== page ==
Operator
Description
Syntax
+
This adds two operands
x + y
–
It subtracts two operands
xy
*
It multiplies two operands
x * y
/
It divides the first operand by the second
x / y
//
It divides the first operand by the second operator
x // y
%
It returns the remainder when the first operand is divided by the second operator
x % y
**
It returns first raised to power second
x ** y
Comparison Operators in Python
These operators compare the value of the left operand and the right operand and return either true or false. Let’s consider a equals 10 and b equals 20.
Operator
Description
Example
==
These operators compare the values of two operands. If the two operands are equal, then it will return true or false.
(x == y) is not true
!=
If the values of two operands are not equal, then the condition becomes true.
(a!=b) is true
<>
If the values of two operands are not equal, then the condition becomes true.
(a<>b) is true. This is similar to the!=operator
>
If the value of the left operand is greater than that of the right, the condition is true.
(a>b) is not true.
>=
If the value of the left operand is less than or equal to that of the right, the condition is true.
(a <=b) is true.
<=
If the value of the left operand is less than or equal to that of the right, the condition is true.
(a<=b) is true
Program
a = 10
b = 20
# Comparison Operators
print(f"Comparing a = {a} and b = {b}:")
# Equal to
print(f"a == b: {a == b}") # False
# Not equal to
print(f"a != b: {a != b}") # True
# Greater than
print(f"a > b: {a > b}") # False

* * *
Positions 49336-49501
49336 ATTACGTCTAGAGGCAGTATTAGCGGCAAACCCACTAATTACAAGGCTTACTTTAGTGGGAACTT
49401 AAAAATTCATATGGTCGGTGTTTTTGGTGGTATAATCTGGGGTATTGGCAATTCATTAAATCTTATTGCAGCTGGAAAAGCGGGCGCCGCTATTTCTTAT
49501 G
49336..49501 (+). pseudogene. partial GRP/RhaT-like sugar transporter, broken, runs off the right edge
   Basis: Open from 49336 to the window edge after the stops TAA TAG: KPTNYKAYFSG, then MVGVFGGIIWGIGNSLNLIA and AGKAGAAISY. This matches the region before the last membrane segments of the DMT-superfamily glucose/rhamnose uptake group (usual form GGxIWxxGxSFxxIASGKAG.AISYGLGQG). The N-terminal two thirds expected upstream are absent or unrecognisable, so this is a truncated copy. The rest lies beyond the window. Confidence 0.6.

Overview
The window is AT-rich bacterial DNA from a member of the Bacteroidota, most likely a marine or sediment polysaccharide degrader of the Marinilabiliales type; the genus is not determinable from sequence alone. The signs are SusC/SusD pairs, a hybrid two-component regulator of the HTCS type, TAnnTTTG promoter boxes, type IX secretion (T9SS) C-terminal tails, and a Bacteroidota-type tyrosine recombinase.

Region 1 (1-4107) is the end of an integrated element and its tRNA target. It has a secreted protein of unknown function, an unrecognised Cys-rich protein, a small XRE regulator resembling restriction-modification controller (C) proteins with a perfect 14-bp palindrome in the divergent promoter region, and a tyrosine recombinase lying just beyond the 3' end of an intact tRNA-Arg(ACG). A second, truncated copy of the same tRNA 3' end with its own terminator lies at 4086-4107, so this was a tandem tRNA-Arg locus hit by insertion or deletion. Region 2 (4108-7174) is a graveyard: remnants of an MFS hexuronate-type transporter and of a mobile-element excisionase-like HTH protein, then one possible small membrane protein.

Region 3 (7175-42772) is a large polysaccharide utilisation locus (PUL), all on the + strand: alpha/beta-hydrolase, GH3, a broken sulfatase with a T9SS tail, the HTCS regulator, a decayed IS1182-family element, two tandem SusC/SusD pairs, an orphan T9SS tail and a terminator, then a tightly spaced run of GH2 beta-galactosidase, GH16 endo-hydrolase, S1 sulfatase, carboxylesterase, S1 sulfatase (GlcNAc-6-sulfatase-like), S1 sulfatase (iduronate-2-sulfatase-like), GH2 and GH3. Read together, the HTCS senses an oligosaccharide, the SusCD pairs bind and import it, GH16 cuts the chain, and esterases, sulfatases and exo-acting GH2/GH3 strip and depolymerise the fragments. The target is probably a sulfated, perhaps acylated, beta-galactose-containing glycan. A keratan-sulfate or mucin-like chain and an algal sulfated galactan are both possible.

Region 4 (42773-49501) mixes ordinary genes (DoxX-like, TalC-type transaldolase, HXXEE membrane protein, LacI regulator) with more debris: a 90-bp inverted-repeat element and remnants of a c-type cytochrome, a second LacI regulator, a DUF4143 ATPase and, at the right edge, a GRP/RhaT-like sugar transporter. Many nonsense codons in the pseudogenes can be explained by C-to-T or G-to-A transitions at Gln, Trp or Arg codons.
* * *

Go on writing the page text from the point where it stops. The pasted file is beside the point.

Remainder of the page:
# Less than
print(f"a < b: {a < b}") # True
# Greater than or equal to
print(f"a >= b: {a >= b}") # False
# Less than or equal to
print(f"a <= b: {a <= b}") # True
c = 10
print(f"nComparing a = {a} and c = {c}:")
print(f"a == c: {a == c}") # True
print(f"a != c: {a != c}") # False
print(f"a < c: {a < c}") # False
print(f"a > c: {a > c}") # False
Output
Comparing a = 10 and b = 20:
a == b: False
a != b: True
a > b: False
a < b: True
a >= b: False
a <= b: True
Comparing a = 10 and c = 10:
a == c: True
a != c: False
a < c: False
a > c: False
There are three operators in Python: Logical AND, Logical OR, and Logical Not. It is used to combine conditional statements.
Operator
Description
Syntax
and
It is true if both the operands are true
x and y
or
It is true if either of the operands is true
x or y
not
It is true if the operand is false
not x
Identity Operators in Python
In the C language, there are two identity operators: is and is not. Both are used to check if two values are located in the same part of the memory.
Operator
Example
Description
is
x is y
It returns true if both variables are the same object
is not
x is not y